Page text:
Wes has been out of town for a week in locations that have limited cell service, wifi, or internet access. Usually when he's out of town shooting on location, I get to keep track via Facebook, Instagram, and the texts he sends my way. In turn, he receives my play-by-play, real-time account of all the different domestic affairs on our little homefront (who scraped a knee, who was the Special Leader, the new bike I want, what I had for lunch for heaven's sake). It always feels really incongruous with whatever Wes is doing with his lighting equipment and cameras. Our phone conversations sometimes end lamely with the same sign off. Of course we miss and love each other, but there's just nothing much more to report. He's read the texts. He's seen the photos. So have I.
But this trip was different. I knew he was out of range, and so we suffered at home in silence while kids and I each came down with the stomach flu, one after the other (with only social media to complain to). I shuttled Finn and Maya back and forth from appointments and school unceremoniously. I cached away my plans for summer and home improvements with no one to bounce them off of, letting them grow to fruition in my mind, instead of sharing them prematurely just to have them fizzle out. Meanwhile, Wes was stranded on a small island off the coast of Alaska for a couple of nights. I knew this because I received a phone call from the production company he was working for assuring me he was alright, and that I would hear from him by week's end. So I imagined him, in the bright and cold of his tent at night (since the sun doesn't set this time of year), eating food out of those silver pouches, whales out across the ocean, maybe rain. I had no idea, so I crafted it in my mind.
When I did finally hear from Wes, he called probably eight times that day just for the novelty of it. Every time we spouted out more and more details about our lives that past week. Still, I had no photos from him, but I had crafted a vision in my mind of what he'd been up to. I would stop his enthusiasm, telling him to save some stories for when he came home. I didn't want the full picture just yet. I preferred to form my own for the moment. I liked envisioning him against black mountains tipped in white, the blue of the sea below. Meanwhile, I looked out my front porch to my own mountains, still tipped in white, and watched Finn and Maya play carelessly on the green of our Spring lawn.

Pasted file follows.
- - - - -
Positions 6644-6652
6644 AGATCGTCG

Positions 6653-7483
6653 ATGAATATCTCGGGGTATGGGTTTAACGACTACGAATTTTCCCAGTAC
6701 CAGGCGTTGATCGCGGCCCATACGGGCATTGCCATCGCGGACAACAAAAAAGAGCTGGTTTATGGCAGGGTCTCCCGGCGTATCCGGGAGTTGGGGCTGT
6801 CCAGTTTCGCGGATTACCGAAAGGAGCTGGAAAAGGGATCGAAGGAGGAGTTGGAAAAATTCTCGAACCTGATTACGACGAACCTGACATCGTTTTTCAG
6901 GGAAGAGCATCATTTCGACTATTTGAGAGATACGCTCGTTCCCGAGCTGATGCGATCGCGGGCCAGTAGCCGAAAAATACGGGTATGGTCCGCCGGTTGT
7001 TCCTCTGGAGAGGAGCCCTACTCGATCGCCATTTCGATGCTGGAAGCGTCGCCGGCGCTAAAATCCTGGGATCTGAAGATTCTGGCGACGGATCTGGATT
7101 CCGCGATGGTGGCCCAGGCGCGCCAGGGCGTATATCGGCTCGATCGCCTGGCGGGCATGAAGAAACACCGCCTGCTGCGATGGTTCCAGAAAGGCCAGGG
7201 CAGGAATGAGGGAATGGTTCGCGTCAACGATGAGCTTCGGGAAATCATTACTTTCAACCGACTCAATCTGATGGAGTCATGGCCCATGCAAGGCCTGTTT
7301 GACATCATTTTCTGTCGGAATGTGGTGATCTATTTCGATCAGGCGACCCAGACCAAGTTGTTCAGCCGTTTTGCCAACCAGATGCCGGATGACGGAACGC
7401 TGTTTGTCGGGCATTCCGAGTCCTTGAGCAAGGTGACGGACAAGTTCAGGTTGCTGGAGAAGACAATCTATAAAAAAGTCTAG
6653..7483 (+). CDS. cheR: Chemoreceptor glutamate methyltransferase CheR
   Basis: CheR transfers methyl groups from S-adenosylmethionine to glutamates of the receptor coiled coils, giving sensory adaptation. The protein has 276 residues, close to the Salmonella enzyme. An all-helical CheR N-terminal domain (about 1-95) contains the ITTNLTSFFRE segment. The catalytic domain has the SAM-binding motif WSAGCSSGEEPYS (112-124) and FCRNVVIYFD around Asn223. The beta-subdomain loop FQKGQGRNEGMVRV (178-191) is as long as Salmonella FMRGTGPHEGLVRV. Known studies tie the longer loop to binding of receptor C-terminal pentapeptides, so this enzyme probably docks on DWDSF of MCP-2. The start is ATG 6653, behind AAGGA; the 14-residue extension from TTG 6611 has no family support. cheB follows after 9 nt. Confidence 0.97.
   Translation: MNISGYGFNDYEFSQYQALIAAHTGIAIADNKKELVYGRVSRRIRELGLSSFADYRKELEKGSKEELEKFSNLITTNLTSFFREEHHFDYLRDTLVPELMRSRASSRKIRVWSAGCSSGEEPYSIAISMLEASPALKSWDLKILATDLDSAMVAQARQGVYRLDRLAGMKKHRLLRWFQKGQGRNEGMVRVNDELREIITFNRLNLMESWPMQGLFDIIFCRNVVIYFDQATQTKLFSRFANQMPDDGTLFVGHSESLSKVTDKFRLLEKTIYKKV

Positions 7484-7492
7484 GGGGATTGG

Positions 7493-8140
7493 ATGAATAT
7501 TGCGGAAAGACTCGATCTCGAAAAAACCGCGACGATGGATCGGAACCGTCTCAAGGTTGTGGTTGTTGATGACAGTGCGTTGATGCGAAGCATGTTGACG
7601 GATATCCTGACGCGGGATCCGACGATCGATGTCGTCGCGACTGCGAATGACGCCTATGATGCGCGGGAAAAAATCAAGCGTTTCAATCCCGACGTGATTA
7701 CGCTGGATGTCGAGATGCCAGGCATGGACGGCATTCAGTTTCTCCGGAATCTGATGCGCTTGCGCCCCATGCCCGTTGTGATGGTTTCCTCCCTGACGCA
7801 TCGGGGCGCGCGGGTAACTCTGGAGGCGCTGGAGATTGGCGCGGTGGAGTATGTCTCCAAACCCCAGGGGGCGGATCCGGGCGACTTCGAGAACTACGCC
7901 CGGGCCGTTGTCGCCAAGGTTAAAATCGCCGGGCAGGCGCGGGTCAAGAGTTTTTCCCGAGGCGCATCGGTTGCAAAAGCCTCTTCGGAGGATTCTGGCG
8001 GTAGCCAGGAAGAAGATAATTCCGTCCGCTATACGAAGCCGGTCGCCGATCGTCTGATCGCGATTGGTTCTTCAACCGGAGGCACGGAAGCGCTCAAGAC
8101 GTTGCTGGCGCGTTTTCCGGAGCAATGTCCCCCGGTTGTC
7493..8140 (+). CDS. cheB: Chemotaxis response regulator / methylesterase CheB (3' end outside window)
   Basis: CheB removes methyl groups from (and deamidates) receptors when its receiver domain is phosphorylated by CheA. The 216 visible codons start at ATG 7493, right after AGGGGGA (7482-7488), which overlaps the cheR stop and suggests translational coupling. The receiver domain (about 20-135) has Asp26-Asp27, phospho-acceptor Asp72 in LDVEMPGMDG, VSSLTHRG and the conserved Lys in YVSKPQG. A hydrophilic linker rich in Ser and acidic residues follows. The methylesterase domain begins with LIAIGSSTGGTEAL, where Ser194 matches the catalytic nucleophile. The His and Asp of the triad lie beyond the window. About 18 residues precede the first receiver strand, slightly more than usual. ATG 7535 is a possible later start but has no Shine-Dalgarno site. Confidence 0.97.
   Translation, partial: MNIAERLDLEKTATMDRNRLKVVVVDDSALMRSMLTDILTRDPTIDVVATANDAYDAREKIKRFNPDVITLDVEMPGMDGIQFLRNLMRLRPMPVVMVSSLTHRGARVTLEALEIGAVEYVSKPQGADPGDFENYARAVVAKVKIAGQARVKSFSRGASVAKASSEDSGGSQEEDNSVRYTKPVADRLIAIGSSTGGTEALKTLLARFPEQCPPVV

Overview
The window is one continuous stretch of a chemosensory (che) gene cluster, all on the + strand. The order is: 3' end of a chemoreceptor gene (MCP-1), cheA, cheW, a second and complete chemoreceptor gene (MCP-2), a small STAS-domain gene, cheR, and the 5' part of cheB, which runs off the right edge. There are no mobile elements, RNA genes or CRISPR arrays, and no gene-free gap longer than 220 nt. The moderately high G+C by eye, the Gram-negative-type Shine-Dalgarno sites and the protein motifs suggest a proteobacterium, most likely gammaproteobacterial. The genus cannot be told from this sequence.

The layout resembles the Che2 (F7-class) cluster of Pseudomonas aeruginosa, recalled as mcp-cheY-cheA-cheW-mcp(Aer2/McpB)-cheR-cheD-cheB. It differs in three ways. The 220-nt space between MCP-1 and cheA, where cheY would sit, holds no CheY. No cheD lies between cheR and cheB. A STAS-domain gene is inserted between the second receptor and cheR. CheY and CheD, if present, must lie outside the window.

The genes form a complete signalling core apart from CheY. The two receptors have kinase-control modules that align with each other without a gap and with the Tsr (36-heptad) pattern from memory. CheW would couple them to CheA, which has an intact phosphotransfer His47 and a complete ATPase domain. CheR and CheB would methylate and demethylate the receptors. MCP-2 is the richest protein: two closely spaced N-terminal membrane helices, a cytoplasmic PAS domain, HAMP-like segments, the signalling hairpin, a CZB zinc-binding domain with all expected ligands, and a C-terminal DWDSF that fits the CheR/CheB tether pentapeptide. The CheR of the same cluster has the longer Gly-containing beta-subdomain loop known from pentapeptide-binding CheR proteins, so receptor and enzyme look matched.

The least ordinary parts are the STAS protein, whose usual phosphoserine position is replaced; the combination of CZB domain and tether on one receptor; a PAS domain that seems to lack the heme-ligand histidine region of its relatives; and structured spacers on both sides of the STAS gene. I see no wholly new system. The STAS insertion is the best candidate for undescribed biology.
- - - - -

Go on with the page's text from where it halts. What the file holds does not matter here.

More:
When I was a teenager, I went to Europe with a school group. We all toted around our clunky cameras with endless rolls of film. I remember leaving my camera at a restaurant one night, almost fainting at the thought of losing all of those images. Luckily the camera was returned to me unscathed, my documented trip restored. That same week, on a particularly long bus ride through the countryside of Italy, I had fallen asleep against the window. I woke up to find a view of lush green hills covered in sunflowers, bowed in greeting. Beams of sunlight streamed down, gowning the hills in a vibrant haze. It was the most magical thing I had ever seen in my seventeen years. I was frozen, soaking it in. The bus was silent, most of the students asleep. We were rounding a bend too quickly for me to dig out my camera and capture tit on film. So I burned it into my mind. I stared and stared, unblinking, until we were in the shadow of the next hill. Of all the photos I took that summer, I can't remember a one. But that image of the hillside flooded with the yellow of sunflowers in afternoon light, stays with me even now, popping into my mind to visit now and then.
I imagine there are plenty of photos Wes could have taken with his iPhone to hastily share with the world of Instagram and Facebook if he had the chance. And when we were back in range yesterday, I kept asking for images just to get a glimpse. But they came slowly. Even on social media he is now sharing modestly. While there are doubtless plenty of gorgeous shots that he's taken, I am sure he has simply reserved the best ones just for himself, where a lens can't begin to do them justice.